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Ben Lomond/Cape Portland peoples

Launceston, Tasmania, Australia born 1953

Vansittart Island 2005
Collection Title: Portrait of a Distant Land
Place made: Sydney, New South Wales, Australia
Materials & Technique: photographs, gelatin silver photograph

Dimensions: 40.8 h x 58.6 w cm
Acknowledgement: Purchased 2009
Accession No: NGA 2009.197.5
Image rights: © Ricky Maynard. Licensed by Viscopy

Following similar paths trodden by documentary photographers in different cultural contexts who also undertook epic series—Ansel Adams spent a lifetime documenting the Yosemite National Park—Maynard creates social, historical and deeply personal narratives that celebrate, honour and portray the history of Tasmanian Aboriginal people from an Aboriginal perspective. In doing so, Portrait of a distant land 2007 highlights little known cultural and political aspects of contemporary Australian history.

Captured in the form of a visual diary, these 10 images are the first chapter of a longer story which aims to address the misunderstandings of history and the absence of an Aboriginal presence within a Tasmanian narrative until recently. Equally important aspects of this body of work are the historical excerpts and personal quotes by Ricky and community members who have maintained cultural traditions growing up on the islands of the Bass Strait. These poignant references uncover a deeper layer of meaning in each image and provide unique insights into our understanding of place.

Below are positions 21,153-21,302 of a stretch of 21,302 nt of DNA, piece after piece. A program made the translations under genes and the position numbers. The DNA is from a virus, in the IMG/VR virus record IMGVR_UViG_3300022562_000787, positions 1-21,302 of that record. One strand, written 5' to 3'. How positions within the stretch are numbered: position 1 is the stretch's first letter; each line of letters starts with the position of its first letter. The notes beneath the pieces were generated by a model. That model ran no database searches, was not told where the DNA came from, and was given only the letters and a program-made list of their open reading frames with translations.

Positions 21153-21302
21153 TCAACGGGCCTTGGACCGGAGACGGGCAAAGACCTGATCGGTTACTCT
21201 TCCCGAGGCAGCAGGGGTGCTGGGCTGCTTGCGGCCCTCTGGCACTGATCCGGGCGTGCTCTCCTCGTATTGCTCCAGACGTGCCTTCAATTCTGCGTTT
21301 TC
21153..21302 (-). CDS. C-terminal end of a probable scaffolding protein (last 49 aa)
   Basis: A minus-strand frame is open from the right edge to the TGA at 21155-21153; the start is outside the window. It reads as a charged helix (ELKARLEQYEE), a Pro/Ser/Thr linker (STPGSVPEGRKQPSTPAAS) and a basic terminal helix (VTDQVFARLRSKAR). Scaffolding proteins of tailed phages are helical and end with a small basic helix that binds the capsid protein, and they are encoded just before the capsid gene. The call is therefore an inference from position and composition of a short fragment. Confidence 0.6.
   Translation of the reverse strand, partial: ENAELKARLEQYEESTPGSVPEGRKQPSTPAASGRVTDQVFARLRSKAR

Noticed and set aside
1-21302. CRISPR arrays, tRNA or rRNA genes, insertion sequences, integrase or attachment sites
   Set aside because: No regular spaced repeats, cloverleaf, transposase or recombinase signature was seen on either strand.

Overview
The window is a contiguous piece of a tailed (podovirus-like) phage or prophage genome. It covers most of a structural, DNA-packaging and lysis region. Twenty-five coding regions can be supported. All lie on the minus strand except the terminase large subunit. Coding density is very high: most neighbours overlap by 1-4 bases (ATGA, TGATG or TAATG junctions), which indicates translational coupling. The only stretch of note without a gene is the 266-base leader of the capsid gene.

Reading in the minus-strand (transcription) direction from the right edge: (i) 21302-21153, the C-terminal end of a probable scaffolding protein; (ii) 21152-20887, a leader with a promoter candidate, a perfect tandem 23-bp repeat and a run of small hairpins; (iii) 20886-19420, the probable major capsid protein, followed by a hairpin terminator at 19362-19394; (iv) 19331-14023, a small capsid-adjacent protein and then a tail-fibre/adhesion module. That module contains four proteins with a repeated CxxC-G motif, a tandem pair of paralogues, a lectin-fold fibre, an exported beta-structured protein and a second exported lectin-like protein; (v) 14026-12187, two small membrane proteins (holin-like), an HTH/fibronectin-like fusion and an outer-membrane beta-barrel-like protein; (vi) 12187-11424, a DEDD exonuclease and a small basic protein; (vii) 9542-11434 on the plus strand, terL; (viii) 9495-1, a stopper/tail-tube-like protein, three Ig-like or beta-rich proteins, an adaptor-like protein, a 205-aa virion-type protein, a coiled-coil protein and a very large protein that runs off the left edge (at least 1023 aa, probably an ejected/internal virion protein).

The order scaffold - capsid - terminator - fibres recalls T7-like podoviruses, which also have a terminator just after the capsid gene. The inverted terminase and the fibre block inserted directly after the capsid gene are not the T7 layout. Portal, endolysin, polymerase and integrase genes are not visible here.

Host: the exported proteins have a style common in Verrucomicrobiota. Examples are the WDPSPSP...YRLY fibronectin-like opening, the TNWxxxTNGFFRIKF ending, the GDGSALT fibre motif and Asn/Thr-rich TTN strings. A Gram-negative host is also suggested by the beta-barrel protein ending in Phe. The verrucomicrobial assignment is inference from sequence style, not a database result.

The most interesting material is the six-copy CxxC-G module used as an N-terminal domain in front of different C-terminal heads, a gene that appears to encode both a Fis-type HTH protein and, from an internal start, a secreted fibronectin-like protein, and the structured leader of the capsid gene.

Maynard is considered in his approach to the images in this series, taken in large analogue format. He is also respectful of the way people included in the photographs would like to present themselves to the camera and have their stories represented, through his long-held belief of co-authorship in picture-making. Consequently, Maynard encourages deeper discussions, both historically and in the present tense, regarding the role of the photographer, the power of the photograph and its ability to frame a culture. Portrait of a distant land becomes a statement about histories; those that are conflicting and that vary from the accepted dominant narrative.

Keith Munro

Text © National Gallery of Australia, Canberra 2010
From: Franchesca Cubillo and Wally Caruana (eds) Aboriginal and Torres Strait Islander Art: collection highlights National Gallery of Australia, Canberra, 2010